“Education is what remains after you have forgotten everything you ever learnt in school”, claimed Mark Twain. We don’t remember, at least I don’t, the content of what we learnt all those years ago, but what we do use every day (quite literally for our survival) is just how to learn. That was the vital […]
This Paper has been written in response to an increasing concern that formal education, especially at the secondary level, is failing to meet the needs and expectations of young people for an appropriate induction into adult life and responsibilities.
Wesley College Institute (Melbourne) Advisory Committee 27th May 2006 Presentation by John Abbott, President The 21st Century Learning Initiative (U.K. and International) Currently in a Partnership with Wesley College to explore new thinking and directions for schooling during the Adolescent years The Challenge of Synthesis; Making sense of Research Across the biological and […]
A personal reflection on the Conference held at Harrison Hot Springs Resort on March 7th and 8th 2006 to consider “Promoting a learning Community in British Columbia”, sponsored by the Canadian Council on Learning. Available in both English and French.
If young people are to be equipped effectively to meet the challenges of the 21st century it is surely prudent to seek out the very best understandings from current scientific research into the nature of how humans learn before considering further reform of the current system.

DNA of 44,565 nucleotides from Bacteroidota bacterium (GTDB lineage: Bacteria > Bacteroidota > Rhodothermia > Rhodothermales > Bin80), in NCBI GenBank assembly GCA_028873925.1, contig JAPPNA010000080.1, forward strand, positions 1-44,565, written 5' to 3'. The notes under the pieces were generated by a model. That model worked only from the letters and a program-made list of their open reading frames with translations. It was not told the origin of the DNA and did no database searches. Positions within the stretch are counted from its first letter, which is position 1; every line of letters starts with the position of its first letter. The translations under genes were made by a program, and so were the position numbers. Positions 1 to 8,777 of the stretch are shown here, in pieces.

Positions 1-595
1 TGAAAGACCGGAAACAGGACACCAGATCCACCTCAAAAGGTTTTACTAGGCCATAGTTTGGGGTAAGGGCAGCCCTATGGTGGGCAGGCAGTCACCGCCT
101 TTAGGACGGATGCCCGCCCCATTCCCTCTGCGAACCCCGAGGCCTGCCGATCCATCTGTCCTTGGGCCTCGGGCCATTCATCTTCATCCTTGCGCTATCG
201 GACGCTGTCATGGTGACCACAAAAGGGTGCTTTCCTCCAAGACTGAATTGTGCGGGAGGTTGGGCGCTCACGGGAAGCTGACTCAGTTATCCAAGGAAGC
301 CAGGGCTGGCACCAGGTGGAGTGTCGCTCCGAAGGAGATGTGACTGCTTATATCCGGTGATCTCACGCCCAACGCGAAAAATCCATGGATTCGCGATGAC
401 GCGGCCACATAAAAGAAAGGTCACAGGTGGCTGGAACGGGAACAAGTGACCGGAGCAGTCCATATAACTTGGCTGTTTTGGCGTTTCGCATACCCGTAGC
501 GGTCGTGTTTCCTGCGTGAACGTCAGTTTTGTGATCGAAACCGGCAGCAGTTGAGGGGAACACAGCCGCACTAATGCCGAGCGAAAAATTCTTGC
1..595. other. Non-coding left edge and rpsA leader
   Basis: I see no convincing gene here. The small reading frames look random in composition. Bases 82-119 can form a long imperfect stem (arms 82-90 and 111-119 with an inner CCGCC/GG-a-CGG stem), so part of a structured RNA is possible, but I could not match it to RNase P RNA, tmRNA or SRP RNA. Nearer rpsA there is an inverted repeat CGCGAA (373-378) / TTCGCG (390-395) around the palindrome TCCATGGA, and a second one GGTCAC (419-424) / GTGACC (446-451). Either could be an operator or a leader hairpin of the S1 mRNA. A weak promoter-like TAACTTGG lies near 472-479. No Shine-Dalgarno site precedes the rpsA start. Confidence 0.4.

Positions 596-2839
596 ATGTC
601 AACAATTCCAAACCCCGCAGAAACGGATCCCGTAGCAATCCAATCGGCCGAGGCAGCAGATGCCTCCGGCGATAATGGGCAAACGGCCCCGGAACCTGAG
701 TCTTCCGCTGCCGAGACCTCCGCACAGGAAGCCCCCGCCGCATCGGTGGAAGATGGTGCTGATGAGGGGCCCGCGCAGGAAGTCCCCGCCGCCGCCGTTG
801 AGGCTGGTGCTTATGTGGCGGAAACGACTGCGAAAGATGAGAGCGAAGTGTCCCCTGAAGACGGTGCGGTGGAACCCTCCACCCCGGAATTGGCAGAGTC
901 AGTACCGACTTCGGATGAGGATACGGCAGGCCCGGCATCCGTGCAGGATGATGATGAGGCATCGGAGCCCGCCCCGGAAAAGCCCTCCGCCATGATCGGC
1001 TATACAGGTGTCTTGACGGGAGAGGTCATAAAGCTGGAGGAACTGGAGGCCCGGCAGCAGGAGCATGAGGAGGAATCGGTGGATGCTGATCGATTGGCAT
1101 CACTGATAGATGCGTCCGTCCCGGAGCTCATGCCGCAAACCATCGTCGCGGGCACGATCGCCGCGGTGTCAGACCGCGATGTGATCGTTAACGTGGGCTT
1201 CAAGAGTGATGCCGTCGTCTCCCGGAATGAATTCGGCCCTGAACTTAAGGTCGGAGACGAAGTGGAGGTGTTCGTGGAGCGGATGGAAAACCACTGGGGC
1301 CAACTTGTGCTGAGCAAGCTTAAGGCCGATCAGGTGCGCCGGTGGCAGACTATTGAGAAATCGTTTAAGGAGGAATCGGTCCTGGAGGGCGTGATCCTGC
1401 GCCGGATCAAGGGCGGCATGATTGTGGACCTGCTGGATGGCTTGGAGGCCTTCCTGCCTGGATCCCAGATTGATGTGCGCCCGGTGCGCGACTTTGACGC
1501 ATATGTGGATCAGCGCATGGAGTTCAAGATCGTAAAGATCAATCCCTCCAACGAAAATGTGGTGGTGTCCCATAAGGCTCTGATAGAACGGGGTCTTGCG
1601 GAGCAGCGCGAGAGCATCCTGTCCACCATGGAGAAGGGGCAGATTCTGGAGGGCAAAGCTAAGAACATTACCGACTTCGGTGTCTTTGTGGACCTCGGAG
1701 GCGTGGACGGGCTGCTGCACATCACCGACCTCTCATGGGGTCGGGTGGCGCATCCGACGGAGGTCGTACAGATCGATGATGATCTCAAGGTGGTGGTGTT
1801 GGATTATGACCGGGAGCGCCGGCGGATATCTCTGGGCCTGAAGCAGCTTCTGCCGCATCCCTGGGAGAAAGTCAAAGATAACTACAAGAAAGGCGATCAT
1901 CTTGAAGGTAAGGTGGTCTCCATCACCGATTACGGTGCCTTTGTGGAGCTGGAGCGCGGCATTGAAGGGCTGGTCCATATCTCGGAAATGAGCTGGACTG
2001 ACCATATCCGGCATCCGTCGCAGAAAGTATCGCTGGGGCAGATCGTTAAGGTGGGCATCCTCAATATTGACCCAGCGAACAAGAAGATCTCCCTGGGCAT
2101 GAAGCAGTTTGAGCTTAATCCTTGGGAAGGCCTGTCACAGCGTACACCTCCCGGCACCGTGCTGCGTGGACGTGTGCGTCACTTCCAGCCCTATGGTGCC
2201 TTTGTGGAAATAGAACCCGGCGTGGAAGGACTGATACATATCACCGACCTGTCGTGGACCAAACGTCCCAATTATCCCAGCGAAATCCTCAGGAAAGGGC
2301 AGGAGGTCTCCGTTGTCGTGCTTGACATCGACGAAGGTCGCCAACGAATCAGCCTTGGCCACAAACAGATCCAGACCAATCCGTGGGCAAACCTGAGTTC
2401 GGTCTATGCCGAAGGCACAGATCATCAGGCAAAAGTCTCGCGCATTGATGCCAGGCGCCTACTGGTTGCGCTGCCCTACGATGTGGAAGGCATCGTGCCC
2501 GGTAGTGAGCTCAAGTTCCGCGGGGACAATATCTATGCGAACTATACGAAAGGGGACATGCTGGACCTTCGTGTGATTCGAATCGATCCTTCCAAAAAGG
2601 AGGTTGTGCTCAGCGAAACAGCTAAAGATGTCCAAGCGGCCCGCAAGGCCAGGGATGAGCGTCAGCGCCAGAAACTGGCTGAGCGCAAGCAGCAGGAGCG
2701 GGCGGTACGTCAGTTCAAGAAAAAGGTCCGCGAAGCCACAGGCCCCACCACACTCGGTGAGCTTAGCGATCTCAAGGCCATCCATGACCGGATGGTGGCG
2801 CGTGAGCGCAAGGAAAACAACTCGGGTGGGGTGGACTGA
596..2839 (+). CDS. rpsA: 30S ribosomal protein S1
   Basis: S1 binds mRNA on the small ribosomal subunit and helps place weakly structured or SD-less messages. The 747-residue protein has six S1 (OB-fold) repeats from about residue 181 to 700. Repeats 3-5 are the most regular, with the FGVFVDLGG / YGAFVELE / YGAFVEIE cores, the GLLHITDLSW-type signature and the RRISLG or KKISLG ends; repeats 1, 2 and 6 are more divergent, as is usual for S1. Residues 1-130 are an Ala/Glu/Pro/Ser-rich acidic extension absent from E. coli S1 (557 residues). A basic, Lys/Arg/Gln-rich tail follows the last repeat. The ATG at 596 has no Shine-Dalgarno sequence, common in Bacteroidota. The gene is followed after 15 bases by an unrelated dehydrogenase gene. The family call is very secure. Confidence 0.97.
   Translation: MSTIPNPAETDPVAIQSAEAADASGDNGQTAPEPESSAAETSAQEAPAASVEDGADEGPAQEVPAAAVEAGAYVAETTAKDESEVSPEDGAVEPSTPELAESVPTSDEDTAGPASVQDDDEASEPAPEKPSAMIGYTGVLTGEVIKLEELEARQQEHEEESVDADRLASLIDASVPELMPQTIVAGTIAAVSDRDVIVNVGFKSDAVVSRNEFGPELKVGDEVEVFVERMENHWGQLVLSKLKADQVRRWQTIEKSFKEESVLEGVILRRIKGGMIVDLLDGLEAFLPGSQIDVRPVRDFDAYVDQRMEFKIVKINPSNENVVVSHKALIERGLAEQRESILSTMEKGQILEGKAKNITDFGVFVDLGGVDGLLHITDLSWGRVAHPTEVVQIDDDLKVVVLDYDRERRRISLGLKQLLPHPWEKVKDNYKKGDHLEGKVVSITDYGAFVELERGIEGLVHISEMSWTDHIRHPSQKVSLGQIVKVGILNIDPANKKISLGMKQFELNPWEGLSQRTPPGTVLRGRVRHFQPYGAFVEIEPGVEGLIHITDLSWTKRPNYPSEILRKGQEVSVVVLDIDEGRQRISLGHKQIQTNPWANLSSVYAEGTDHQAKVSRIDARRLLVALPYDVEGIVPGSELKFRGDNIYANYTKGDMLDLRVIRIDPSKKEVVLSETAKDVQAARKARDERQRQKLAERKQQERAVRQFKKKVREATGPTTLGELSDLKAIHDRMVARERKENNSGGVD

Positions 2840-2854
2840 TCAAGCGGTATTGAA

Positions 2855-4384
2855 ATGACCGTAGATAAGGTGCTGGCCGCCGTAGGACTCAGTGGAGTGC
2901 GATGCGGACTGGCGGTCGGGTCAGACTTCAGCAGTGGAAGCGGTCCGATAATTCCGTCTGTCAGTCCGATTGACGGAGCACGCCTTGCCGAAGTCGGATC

This article by John Abbott and Terence Ryan appeared in the Spring, 1999 issue of Education Canada.
The Initiative’s Policy Paper from November 1998 is the most detailed description of our work and is necessary reading for anyone interested the ideas and research accumulated by the Initiative. The document is available as a PDF file.
Communities have done young people a grave disservice by separating the world of learning from the world of work
Contrary to many a childhood memory, learning is not an alien activity which has to be imposed on humans; rather it is a set of instincts and predispositions as fundamental to the human condition as sex or survival.
Fascinating, and Gerald Edelman’s first reference to Neural Darwinism
Our first publication, see enthusiastic review from the Sunday Telegraph
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